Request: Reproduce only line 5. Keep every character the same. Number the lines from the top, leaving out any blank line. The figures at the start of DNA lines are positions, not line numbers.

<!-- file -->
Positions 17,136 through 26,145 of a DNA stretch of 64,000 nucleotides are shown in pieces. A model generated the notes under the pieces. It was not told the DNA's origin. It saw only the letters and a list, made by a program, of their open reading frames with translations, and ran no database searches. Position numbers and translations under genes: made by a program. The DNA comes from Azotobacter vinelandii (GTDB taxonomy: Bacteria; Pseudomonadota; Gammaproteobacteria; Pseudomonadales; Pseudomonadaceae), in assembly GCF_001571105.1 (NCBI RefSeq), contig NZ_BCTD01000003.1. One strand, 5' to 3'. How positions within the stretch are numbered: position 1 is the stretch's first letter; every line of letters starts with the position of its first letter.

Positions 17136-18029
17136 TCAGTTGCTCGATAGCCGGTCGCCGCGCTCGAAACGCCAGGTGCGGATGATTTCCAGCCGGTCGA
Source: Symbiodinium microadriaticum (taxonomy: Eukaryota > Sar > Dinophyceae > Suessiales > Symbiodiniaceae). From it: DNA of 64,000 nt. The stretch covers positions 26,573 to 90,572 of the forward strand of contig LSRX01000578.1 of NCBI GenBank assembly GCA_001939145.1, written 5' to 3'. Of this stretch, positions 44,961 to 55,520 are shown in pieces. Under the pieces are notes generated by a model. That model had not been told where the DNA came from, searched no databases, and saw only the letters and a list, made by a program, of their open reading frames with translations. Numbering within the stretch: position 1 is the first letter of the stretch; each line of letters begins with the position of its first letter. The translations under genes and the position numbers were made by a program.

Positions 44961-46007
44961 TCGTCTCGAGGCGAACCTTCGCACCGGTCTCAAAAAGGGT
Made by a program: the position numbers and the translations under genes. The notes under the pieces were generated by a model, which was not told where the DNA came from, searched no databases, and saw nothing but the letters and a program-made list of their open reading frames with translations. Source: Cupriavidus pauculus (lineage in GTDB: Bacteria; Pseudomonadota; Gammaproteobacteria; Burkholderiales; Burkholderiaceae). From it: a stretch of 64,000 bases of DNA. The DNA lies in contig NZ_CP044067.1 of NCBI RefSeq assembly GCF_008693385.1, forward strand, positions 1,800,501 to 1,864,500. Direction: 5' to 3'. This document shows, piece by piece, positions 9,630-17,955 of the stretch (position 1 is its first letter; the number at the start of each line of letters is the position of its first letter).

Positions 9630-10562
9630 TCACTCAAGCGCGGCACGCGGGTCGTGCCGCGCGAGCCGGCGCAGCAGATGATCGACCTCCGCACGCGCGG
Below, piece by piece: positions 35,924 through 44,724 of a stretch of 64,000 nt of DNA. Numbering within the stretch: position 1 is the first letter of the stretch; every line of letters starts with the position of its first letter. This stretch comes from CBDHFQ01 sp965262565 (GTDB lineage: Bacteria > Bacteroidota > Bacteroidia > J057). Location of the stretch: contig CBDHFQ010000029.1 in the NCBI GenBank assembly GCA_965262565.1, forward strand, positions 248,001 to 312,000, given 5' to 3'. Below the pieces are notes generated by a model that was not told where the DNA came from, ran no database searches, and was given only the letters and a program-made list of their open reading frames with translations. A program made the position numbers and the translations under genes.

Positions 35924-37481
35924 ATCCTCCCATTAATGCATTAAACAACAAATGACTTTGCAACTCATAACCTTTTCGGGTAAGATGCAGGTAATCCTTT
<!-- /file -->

Positions 44961-46007